Some of the injected holes should recombine in the drift region. Others may cross the region by drift and diffusion and reach the junction of the body region where they are collected.
Either the gate must be shorted to the emitter or a negative bias must be applied to the gate.
When the gate voltage falls below the threshold voltage, the inversion layer cannot be maintained, and the supply of electrons into the drift region is blocked. At this point, the shutoff process begins.
The shutoff process cannot be completed as quickly as desired due to the high concentration of minority carriers injected into the drift region during forward conduction. The collector current rapidly decreases due to the termination of the electron current through the channel. Then the collector current is reduced as the minority carriers recombine.
During ON-state operation, paths for current to flow in an IGBT allow holes to be injected into the drift region from the collector (P+).
Parts of the holes disappear by recombination with electrons from the MOSFET channel. Other parts of the holes are attracted to the vicinity of the injection layer by the negative charge of electrons. These holes cross the body region and develop a voltage drop in the resistance of the body.
Once in a latch-up condition, the MOSFET gate has no control over the collector current. The only way to shut off the IGBT is to shut off the current, just as for a conventional SCR.
Note: If latch-up is not terminated quickly, the IGBT may be destroyed by the excessive power dissipation.
IGBT Safe Operating Area
The safe operating area (SOA) is the current-voltage limit in which a power switching device like an IGBT can be operated without being destroyed. The area is defined by the maximum collector-emitter voltage (VCE) and collector current (IC) the IGBT operation must control to protect the IGBT from damage.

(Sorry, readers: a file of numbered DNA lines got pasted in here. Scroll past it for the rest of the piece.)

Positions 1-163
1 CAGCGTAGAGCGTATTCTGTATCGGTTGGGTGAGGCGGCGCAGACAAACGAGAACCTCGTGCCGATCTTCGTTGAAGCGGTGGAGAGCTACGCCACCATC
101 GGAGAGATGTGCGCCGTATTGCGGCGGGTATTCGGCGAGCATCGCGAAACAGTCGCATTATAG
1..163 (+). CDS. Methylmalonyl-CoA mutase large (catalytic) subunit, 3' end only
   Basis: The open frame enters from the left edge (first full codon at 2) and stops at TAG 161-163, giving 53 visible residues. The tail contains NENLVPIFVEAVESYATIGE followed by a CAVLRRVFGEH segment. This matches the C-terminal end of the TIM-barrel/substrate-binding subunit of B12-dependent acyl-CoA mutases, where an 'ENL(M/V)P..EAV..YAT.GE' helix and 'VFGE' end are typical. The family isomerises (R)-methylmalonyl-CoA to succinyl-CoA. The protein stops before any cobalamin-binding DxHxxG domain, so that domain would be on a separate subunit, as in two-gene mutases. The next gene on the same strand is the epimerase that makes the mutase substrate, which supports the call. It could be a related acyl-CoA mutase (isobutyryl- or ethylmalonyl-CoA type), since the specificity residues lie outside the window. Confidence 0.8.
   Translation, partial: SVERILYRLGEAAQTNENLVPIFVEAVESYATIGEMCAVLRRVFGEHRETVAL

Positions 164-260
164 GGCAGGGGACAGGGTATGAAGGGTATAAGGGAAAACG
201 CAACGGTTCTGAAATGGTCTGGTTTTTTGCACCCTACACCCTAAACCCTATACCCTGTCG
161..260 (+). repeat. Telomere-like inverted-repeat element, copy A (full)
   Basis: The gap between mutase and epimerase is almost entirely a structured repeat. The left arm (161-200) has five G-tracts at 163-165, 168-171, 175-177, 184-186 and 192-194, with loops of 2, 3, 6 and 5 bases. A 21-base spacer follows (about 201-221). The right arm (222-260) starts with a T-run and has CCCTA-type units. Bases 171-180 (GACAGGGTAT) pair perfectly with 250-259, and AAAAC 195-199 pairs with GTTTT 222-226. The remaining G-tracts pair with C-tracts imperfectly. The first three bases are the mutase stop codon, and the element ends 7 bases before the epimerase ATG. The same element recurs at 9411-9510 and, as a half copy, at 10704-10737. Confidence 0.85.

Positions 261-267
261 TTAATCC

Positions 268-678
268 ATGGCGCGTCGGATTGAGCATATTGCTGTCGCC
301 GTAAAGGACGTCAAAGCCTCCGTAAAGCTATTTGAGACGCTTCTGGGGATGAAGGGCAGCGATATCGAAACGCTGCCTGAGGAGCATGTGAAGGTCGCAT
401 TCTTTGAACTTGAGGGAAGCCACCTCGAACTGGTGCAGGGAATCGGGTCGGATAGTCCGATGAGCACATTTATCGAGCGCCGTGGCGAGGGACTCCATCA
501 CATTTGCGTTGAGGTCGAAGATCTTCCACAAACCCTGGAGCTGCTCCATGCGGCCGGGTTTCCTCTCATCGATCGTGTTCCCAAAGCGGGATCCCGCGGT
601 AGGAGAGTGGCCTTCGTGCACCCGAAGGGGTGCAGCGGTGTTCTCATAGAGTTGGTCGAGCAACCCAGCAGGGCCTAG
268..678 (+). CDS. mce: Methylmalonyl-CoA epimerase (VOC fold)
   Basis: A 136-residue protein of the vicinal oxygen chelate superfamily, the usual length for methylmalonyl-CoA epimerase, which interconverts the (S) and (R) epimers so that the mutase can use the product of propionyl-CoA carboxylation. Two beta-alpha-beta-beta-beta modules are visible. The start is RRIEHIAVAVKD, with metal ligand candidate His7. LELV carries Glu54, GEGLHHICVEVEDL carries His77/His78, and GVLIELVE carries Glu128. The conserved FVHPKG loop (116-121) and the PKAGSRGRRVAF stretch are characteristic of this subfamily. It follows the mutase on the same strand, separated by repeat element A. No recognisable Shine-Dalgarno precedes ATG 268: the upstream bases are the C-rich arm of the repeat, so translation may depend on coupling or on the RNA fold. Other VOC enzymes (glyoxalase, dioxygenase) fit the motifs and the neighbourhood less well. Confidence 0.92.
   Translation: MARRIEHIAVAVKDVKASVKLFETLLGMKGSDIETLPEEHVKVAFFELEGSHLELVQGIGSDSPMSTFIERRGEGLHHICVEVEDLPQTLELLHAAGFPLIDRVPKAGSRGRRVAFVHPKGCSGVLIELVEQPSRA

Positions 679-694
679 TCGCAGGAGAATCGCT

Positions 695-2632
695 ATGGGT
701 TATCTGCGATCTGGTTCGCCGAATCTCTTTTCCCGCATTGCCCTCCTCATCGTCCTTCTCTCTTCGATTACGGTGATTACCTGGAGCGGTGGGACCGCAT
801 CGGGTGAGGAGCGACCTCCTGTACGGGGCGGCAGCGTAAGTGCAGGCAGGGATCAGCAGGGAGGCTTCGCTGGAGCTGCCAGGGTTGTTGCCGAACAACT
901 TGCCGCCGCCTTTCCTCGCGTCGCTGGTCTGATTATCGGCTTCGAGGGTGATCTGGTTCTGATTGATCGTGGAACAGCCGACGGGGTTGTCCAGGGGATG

The types of SOAs for IGBTs are the forward-biased safe operating area (FBSOA), reverse- biased safe operating area (RBSOA), and short-circuit safe operating area (SCSOA). The two primary conditions that could affect the SOA of an IGBT are operation during a short circuit and inductive shutoff.
Protection must be in place when switching inductive loads. This can be done by the use of regular diodes, Zener diodes, or resistors. The method used depends on the application. IGBTs often need this type of protection from inductive loads to prevent inductive shutoff.
IGBTs that are used in variable frequency drives as the motor switching devices will sometimes fail. Failure can be reduced by using line and load reactors, limiting the distance between drive and motor, allowing enough open space for drive cooling, increasing motor acceleration/deceleration times, lowering the PWM frequency setting, ensuring proper grounding, and not loading the drive more than 80% of its rating.
PT and NPT Configurations
The two types of structures used for IGBT construction are the punch- through (PT) structure and the non-punch-through (NPT) structure.
An IGBT is called a PT IGBT when there is a buffer layer (N+) between the injection layer (P+) and the drift region (N–). Otherwise, it is called an NPT IGBT.
The buffer layer improves shutoff speed by reducing the minority-carrier injection quantity and raising the recombination rate during the switching transition.
The PT IGBT has similar characteristics as the NPT IGBT for switching speed and forward voltage drop. Currently, most commercialized IGBTs are PT IGBTs.